I would like to weigh in on the recent Sam Harris and Jordan B. Peterson debate and try to offer a solution to the problem at hand. If you are not familiar with what I'm talking about, I would recommend listening to it, but here's a quick summary. On one side you have Harris who is advocating for an objective truth that sits outside any moral judgements that human beings make about it, and on the other, you have Peterson who argues that there is no truth except a moral truth, one that is contextual and darwinian, i.e. dependent upon the survival of the species.
The problem with Peterson's argument is that it takes a concept such as truth that everyone is familiar with and uses it in a way that would significantly change our relationship to it. This is not a fatal problem, but it does make it hard to talk about. It also puts one in the position of saying some pretty silly things are "true", such as the many micro examples Harris throws at him throughout the interview.
I am, however, sympathetic to the overall point that Peterson is making, and I think he can make it more effectively if he takes his argument and frames it around the word "intelligence".
Take for example a tiny multi-celled organism that can only sense light and dark. This is a form of intelligence, in that, it is a way of interacting with the world that provides it with good (true) information which it uses to survive and reproduce. If the sensor is malfunctioning and it thinks light is dark and dark is light, then the information will be bad (untrue) and it will die.
But let's say there is a mutation and a new version of this organism springs into being. The difference is that this new organism has another sense, temperature. It can tell when things get hot or cold. It is undeniable that with two senses this new organism has a more truthful interpretation of reality than the first, but is it as intelligent? Well, that depends on how it uses the information, how it acts in the world and whether this new vision of reality is more helpful to its flourishing.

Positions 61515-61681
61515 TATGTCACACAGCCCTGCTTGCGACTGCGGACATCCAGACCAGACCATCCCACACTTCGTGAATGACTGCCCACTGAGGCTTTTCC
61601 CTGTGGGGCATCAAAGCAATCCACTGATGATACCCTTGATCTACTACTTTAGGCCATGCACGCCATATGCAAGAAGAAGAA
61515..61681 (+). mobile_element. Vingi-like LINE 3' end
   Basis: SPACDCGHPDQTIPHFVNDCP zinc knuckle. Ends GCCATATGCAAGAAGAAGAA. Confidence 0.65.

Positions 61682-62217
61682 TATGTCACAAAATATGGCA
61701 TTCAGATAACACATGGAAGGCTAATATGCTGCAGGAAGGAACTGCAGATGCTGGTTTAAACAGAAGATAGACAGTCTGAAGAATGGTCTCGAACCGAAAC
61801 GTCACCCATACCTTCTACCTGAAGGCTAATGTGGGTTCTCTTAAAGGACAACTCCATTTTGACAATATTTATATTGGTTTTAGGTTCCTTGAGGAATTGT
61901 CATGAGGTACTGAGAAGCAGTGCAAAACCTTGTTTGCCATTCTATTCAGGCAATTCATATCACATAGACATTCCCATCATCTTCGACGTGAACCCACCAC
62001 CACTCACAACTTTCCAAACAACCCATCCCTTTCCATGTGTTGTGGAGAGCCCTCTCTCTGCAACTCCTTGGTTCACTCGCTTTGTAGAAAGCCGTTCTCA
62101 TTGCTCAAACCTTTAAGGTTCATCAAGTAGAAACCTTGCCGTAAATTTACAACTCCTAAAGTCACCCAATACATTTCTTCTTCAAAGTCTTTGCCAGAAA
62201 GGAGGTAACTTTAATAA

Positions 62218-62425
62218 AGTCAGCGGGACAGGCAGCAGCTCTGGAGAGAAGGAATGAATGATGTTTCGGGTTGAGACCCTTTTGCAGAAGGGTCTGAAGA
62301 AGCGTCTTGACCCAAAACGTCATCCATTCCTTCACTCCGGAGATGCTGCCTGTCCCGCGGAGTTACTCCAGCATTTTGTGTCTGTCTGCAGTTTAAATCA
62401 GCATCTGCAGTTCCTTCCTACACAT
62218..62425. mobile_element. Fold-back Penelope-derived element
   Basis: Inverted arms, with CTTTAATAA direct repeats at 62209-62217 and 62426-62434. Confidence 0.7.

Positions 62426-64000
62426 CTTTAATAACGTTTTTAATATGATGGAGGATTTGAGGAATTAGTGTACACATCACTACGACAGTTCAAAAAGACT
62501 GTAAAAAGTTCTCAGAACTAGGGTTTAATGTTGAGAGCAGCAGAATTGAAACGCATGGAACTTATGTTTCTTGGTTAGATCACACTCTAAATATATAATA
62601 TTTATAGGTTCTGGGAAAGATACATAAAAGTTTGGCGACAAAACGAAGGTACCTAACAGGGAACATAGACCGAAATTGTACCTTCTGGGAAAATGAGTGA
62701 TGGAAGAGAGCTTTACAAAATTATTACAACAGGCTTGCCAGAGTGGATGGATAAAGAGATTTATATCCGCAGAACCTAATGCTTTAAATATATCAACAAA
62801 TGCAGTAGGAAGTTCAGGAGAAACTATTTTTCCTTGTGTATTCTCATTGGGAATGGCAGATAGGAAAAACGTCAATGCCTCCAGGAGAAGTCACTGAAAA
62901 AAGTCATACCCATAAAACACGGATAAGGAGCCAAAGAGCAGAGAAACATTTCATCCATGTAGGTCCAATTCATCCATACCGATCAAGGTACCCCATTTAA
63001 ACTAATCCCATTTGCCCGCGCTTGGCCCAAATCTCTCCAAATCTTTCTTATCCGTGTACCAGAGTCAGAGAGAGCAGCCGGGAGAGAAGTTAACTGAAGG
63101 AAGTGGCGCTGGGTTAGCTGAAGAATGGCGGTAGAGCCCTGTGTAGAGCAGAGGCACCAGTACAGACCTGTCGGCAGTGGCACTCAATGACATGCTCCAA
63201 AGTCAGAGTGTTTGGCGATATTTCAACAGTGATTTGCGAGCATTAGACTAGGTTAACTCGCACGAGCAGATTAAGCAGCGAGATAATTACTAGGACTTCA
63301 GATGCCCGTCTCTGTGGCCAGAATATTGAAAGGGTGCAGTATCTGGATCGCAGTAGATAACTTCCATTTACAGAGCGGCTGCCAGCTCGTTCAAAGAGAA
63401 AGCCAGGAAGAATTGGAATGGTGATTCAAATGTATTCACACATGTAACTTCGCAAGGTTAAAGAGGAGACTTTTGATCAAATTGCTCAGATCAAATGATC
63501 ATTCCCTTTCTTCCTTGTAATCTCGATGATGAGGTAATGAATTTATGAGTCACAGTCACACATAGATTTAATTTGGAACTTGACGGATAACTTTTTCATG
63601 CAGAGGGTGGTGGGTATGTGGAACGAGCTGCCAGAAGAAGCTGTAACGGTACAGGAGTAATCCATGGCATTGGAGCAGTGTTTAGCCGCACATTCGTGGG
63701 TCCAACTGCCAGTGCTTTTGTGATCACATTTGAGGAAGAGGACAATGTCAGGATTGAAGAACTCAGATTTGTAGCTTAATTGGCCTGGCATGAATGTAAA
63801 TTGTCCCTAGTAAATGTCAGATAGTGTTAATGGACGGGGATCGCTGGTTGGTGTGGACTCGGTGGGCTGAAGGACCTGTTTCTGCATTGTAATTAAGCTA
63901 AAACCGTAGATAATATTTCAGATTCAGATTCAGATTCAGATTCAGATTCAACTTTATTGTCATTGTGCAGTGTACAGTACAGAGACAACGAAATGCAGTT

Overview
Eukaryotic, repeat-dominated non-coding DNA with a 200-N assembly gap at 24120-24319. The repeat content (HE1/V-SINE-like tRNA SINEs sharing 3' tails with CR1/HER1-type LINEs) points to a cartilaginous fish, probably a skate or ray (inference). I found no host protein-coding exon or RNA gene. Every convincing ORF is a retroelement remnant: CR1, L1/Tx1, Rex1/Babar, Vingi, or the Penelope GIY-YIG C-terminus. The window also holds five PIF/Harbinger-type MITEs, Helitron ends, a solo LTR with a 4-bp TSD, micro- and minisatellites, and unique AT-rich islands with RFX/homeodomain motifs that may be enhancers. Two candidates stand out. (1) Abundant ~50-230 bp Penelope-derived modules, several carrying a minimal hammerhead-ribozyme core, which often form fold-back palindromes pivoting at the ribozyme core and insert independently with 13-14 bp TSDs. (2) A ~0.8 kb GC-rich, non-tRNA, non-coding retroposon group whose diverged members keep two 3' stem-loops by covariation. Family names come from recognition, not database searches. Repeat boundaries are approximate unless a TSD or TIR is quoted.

Let's say, for the sake of the example, that this new sense of temperature actually leads to the organism's destruction, that it's lured into a hot environment that's detrimental to its survival and is killed without ever having reproduced. You would be hard pressed to describe this organism as "intelligent" and I think this is precisely Peterson's argument, only he applies this to the world of ideas instead of organisms.
For instance, you can imagine two tribes of early humans, one who spends most of its time studying the environment and learning farming techniques, and the other who spends most of its time learning how to fight and pillage. This more brutish tribe comes along and kills all of the farmers and eats their crops. In this micro-conception, biologically speaking, the brutish tribe is more intelligent, in that, their way of surviving in this particular example leads to survival.
However, if you zoom out with a historical lens, the ways that these brutish tribes existed, the ideas and beliefs that they valued, do not end up surviving. They're small numbers and overly aggressive tactics are in the large scheme of things outmaneuvered by large scale human cooperation enhanced by a division of labor. So while you can make a tiny example of where "intelligence" seems at odds with our conception of it, i.e. brutish tribes are more intelligent than farming tribes, you simply have to wait for history to play out to show that this strategy fails.
This framework would then let Peterson make the argument that if some visions of the world lead to our destruction, even if they more accurately describe reality, we can say that vision was more truthful, but less intelligent. Using this framework, Harris and Peterson could agree on the word "truth" and stop having definitional arguments over its meaning and shift the debate to "intelligence" where I think the conversation could be more fruitful.